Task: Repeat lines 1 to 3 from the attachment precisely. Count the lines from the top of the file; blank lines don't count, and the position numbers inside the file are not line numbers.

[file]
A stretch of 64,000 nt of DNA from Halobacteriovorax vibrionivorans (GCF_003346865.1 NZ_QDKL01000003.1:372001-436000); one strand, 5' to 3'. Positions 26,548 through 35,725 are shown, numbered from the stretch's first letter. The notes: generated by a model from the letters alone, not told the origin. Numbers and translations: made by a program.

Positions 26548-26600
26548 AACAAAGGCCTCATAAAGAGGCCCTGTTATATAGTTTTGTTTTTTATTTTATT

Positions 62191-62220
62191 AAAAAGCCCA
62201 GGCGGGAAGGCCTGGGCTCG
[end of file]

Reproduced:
A stretch of 64,000 nt of DNA from Halobacteriovorax vibrionivorans (GCF_003346865.1 NZ_QDKL01000003.1:372001-436000); one strand, 5' to 3'. Positions 26,548 through 35,725 are shown, numbered from the stretch's first letter. The notes: generated by a model from the letters alone, not told the origin. Numbers and translations: made by a program.

Positions 26548-26600
26548 AACAAAGGCCTCATAAAGAGGCCCTGTTATATAGTTTTGTTTTTTATTTTATT